The Glückstal district contains four mother colonies: Glückstal, Bergdorf, Kassel and Neudorf – founded in 1808 and settled in 1809-1810. Although the colonists who were settled in these villages began to arrive in 1804, they were initially settled in the village of Grigoriopol (except for the Neudorfers who arrived in 1808 – they were initially settled in the Liebental district).
The laws in South Russia that governed the German colonists up to 1871 stipulated that the farmland assigned to a colonist family did not actually belong to the family, but was owned by the village – in common with all of the farmland of the village residents. The assigned family parcels of farmland could not be subdivided; could not be “owned” jointly by several individuals, including male members of the same family; nor could they be sold or mortgaged without the approval by a majority vote of the heads of household of all the farmsteads in the village with assigned land, and the approval of the Russian authorities. Individuals who were not the head of a household of a farmstead with assigned land did not have voting rights. In the vast majority of cases, the voting head of household was a male, although there are examples of widows being allowed to vote in some instances. There are examples in which land transfers, and perhaps land subdivision requests, were approved by the system prior to June of 1871. Of course, the practical reason for the approval by the community was that once land was transferred or sold, any debts against that land became the responsibility of the community at large.
Conflicting information is included in two articles, one about Glücktal itself [Glückstal-1901] and the other about the Glückstal volost [Glückstal-1915]. Schrenk, the author of the 1901 article states: “Obviously, through the large increase in colonists, the portions of land became ever smaller and smaller. Nowadays there are few complete farms with more than 60 dessiatines of land, usually only half that. Indeed 1/4 or 1/8 of a farmstead is sufficient – more than enough. But with such small parcels of land, if the farmer does not know how to manage his farm wisely, his land will not support him anymore” [Glückstal-2004, p. 66]. The anonymous author of the 1915 article says of Glückstal: “The assigned settlement land amounts to 7553 dessiatines, 2000 square Faden, which is divided into 122 farmsteads with 60 dessiatines assigned to each farmstead. In the course of the years an area of 3450 dessiatines, 11 square Faden was purchased in addition, which land simply had to be forced upon the people at that time, because none wanted to buy, which also developed great discontent. The good old days! Nowadays it is different! [Glückstal-2004, p. 69].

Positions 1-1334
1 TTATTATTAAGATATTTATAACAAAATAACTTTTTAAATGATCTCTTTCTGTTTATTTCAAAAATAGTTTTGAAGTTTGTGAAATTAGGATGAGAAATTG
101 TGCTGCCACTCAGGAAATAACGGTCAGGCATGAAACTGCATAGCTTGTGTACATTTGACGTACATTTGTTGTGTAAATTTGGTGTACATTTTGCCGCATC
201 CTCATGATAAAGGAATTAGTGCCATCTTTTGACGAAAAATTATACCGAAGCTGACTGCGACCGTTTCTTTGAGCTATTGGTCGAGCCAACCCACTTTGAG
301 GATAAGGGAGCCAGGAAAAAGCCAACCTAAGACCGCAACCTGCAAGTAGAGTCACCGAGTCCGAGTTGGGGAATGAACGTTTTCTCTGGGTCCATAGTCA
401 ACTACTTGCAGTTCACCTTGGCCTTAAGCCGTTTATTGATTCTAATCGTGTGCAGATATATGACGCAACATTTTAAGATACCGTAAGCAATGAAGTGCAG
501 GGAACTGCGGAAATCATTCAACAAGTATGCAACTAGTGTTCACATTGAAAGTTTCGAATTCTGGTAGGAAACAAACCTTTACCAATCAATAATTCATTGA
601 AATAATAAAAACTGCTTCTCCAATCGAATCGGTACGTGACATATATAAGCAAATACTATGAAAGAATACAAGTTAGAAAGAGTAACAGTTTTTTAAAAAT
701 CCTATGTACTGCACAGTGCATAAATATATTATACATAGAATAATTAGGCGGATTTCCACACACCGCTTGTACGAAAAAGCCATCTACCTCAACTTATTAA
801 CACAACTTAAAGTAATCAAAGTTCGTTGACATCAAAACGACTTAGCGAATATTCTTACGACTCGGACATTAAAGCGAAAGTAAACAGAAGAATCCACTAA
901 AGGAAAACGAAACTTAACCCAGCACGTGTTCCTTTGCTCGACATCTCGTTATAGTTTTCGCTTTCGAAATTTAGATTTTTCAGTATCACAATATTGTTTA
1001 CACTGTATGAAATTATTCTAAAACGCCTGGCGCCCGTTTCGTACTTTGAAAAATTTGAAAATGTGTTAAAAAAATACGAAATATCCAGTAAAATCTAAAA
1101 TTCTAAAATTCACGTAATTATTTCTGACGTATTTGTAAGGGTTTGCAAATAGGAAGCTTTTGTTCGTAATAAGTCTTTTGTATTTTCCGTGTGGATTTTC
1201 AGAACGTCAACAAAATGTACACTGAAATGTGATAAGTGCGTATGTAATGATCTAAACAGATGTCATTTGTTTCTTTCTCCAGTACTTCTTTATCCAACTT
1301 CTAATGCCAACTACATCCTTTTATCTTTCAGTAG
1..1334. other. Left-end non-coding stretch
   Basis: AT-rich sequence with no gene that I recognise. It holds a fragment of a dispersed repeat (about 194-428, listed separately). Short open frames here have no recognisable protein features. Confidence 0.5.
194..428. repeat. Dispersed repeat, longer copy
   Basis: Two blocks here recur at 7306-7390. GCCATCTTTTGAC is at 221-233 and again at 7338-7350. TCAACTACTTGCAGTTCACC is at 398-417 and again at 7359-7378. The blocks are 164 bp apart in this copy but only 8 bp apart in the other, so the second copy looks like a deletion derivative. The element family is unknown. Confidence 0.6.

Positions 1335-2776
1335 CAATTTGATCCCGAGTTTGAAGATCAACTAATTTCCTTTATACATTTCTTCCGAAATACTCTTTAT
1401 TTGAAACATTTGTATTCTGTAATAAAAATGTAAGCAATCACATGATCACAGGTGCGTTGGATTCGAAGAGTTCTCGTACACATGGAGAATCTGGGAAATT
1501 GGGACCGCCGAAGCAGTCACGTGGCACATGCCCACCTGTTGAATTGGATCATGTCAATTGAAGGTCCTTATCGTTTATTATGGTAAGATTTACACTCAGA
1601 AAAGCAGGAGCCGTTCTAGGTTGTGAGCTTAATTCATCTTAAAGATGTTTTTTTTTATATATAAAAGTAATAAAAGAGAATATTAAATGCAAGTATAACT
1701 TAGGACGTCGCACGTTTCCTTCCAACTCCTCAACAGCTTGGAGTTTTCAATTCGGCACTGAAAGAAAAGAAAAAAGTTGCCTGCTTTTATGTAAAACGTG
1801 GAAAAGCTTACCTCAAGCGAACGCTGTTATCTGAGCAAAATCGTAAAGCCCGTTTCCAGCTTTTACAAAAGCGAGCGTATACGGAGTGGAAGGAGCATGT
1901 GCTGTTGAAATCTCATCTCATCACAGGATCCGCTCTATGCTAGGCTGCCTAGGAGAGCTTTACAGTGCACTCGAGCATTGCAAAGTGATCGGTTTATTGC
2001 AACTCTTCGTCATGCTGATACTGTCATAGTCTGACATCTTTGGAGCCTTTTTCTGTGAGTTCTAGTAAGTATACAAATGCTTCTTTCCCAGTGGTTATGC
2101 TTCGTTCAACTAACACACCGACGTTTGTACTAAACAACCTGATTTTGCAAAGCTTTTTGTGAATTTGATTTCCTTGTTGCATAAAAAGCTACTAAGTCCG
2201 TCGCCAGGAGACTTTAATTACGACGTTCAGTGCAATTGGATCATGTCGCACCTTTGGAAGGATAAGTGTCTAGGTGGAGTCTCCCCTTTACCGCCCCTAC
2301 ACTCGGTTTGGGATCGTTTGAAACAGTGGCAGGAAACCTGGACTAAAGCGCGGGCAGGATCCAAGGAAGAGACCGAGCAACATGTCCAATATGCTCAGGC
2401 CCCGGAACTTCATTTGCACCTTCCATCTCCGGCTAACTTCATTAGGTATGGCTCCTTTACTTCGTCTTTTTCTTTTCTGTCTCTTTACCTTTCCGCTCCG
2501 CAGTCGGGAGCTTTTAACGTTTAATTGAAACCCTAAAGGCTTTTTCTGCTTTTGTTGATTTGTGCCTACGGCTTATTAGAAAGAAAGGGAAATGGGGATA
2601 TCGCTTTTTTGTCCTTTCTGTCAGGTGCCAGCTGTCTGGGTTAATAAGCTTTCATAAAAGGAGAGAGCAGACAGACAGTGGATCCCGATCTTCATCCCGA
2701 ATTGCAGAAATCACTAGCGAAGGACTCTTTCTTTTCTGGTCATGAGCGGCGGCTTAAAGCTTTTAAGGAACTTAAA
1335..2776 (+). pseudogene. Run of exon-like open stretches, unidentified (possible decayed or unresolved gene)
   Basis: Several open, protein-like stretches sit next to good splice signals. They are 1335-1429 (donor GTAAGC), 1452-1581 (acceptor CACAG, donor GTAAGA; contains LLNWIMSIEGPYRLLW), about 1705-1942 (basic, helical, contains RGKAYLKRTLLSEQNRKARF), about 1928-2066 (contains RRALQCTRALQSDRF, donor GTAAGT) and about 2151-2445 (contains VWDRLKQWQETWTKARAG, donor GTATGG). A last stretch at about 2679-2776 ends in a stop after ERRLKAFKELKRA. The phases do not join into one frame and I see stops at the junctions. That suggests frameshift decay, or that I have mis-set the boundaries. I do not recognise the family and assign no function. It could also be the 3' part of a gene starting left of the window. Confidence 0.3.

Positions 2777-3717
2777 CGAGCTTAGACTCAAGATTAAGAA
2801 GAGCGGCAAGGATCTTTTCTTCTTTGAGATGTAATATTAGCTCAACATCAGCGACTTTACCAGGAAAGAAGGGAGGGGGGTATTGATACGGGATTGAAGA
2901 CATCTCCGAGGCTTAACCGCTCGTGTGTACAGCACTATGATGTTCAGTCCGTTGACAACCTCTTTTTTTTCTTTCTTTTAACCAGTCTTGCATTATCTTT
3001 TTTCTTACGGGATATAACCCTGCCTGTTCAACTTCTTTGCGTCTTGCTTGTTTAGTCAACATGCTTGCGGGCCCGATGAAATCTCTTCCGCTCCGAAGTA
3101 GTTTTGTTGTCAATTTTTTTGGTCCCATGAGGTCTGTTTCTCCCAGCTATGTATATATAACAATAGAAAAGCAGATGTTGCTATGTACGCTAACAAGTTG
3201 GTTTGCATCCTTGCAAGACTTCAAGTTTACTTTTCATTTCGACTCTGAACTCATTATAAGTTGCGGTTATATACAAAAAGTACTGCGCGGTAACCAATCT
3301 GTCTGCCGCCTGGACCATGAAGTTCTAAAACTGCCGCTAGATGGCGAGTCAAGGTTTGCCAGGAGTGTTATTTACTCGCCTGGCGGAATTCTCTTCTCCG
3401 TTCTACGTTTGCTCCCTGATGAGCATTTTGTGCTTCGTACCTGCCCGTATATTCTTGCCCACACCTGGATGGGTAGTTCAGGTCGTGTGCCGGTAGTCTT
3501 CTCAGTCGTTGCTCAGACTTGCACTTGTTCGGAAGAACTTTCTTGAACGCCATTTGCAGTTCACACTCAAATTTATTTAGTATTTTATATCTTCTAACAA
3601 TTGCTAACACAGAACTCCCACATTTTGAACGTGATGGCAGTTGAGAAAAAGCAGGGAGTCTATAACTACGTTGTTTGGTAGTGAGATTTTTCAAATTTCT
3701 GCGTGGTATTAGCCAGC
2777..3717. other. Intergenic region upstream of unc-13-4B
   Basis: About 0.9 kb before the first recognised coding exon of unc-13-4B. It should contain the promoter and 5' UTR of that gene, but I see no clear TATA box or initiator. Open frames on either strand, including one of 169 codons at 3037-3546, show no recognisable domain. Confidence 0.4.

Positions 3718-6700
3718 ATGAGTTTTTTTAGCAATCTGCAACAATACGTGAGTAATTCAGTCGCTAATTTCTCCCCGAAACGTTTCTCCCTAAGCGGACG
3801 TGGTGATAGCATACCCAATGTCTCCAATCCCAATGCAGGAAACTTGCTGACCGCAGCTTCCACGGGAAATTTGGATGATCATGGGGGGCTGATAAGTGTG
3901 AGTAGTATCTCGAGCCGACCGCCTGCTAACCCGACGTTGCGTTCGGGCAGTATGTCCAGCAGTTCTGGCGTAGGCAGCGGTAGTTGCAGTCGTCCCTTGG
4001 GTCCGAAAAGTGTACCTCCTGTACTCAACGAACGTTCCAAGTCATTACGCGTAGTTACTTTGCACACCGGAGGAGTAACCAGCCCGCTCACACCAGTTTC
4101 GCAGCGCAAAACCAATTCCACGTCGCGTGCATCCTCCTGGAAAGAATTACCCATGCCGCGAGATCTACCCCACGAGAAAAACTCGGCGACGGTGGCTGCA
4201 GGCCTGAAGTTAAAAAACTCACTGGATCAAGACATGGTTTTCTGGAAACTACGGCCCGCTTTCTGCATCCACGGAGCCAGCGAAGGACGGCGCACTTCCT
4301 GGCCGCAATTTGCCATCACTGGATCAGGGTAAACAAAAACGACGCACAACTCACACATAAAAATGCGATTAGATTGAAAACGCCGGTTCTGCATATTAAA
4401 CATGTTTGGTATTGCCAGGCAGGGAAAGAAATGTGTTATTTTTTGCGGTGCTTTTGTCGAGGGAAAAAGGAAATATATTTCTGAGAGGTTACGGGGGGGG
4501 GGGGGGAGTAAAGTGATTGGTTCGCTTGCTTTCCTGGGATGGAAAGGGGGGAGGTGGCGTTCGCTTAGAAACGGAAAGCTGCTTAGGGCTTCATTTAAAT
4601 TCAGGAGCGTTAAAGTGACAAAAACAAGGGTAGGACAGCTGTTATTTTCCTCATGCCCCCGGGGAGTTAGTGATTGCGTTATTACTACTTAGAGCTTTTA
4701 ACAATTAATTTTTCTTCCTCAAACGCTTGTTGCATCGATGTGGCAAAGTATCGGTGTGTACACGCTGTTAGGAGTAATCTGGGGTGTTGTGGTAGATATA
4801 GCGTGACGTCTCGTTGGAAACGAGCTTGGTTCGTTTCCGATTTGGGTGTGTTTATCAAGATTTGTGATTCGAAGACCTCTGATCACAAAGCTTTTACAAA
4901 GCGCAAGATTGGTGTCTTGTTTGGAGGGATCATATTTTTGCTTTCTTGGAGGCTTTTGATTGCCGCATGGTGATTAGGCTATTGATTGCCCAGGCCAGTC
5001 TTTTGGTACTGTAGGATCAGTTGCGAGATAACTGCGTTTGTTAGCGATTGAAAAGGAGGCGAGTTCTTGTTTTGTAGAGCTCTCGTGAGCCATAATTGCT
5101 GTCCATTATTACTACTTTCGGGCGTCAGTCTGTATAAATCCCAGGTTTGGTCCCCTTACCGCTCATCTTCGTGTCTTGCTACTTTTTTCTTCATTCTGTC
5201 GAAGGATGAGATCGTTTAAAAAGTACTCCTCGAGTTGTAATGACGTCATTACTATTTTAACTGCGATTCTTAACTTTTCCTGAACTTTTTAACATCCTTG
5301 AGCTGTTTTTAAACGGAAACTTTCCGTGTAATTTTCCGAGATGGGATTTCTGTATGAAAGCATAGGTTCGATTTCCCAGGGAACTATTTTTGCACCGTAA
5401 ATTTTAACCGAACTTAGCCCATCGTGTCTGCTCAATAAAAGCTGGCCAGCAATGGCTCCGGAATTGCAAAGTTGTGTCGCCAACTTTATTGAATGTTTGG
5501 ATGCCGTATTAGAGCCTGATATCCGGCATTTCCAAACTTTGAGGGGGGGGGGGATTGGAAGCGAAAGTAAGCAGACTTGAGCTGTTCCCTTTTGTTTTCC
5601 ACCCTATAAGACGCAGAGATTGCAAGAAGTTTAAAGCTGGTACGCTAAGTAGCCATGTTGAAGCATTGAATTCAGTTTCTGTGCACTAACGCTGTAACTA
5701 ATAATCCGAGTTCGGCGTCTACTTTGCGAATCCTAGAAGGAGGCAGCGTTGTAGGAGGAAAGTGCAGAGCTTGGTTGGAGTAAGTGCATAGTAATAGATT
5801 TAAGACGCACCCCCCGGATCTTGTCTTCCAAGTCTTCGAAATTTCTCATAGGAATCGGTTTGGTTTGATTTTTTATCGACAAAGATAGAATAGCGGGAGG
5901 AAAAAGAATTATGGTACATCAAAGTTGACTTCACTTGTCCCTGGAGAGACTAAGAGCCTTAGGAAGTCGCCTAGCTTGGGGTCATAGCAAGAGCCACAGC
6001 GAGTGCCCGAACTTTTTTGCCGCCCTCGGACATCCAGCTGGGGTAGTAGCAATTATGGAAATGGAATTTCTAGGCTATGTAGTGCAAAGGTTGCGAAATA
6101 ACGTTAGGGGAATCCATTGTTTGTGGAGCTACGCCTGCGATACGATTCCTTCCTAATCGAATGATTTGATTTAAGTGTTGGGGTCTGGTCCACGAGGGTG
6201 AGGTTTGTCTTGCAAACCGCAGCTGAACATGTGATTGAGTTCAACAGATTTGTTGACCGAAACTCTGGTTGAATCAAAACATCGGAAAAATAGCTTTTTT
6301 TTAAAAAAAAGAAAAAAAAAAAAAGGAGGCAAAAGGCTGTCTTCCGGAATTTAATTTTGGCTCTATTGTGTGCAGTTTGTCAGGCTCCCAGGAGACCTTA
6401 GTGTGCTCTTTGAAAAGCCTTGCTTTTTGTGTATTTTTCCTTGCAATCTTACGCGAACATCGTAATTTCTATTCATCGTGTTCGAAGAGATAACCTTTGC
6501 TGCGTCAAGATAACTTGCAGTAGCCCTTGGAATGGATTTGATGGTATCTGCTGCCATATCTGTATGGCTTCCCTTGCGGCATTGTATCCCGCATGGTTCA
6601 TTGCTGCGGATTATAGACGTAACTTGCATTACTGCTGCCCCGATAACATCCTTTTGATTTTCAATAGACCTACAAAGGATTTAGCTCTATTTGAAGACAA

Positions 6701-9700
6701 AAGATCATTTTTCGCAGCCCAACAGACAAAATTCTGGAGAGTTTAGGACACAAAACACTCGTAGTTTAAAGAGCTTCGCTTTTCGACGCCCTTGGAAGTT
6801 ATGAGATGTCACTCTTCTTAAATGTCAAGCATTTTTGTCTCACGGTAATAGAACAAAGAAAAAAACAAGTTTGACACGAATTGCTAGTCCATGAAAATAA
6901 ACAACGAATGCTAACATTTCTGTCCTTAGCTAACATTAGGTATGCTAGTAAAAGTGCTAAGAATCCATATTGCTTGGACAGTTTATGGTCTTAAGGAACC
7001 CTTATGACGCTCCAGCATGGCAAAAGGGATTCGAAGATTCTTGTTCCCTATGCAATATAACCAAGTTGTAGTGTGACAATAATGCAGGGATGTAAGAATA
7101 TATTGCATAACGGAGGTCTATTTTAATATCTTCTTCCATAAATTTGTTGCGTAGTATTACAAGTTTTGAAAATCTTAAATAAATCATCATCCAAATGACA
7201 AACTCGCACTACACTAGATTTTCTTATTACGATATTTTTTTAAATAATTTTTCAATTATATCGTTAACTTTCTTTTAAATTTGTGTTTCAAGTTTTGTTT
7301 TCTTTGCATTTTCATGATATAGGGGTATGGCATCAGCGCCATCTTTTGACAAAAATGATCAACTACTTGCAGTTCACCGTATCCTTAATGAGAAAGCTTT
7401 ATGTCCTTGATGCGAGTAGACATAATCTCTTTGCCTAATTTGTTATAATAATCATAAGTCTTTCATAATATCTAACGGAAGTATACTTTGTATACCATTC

As of the Decree of 4 June 1871 it became possible to purchase land from the community [Gesetz-1871]. Further agrarian reform was established by Czar Nicholas II on 9 November 1906 [Agrarreform]. It allowed the dissolution of community ownership of property, and the transfer of that land to the private ownership of the resident farmers, as well as other modifications of current land laws. Finally, on 2 February and 13 December 1915 imperial decrees provided for the expropriation by the government of all land owned by the colonists [Liquidationsgesetze].
The Colonist Statutes established that upon the death or retirement of a male head of household, the family farmland was inherited by the youngest son, unless there were extenuating circumstances. That system resulted in a situation in which the older sons became landless. Frequently, they continued to live in the same village, either working with the head of household on the family land, or practicing a handicraft such as a blacksmith, a wagon builder, etc. In other situations they married into families in the same or another village that had no sons. In these instances, they could become the head of household of that farmstead. Tradesmen often moved elsewhere to marry and/or practice their handicraft. Other examples exist of families that surrendered their “land right” for a variety of reasons (such as old age, a change to the full-time practice of a trade, a widow who did not remarry, etc.), and of vacant land rights (due to the death of entire families during epidemics, etc.). Such vacant land rights were transferred to landless older sons.
As time went on, because of the large size of German-Russian families, with the possibility of many sons, there became a pressing need for additional land that could be settled and farmed by the landless sons and their families. Russian law allowed for the possibility of either purchasing or leasing land for this purpose, and the result was the creation of many daughter colonies and chutors.
In general, a chutor is a small settlement on land purchased or leased from a private estate. The inhabitants are generally closely related to a single family or a few families, and those families can generally be traced back to a single district.
However, it is often difficult to establish a relationship between a daughter colony and a specific district or group of mother colonies. The mother colony-daughter colony relationship suggests that the initiative for the creation of the daughter colony came from a particular group of mother colonies. Documentation of such a relationship can sometimes be found in village or district records; published articles in early sources, such as the Odessa Kalender [OdKal]; or personal correspondence. A strong genealogical connection between the residents of a daughter colony and a district can be interpreted as circumstantial evidence. Other factors that also are considered are: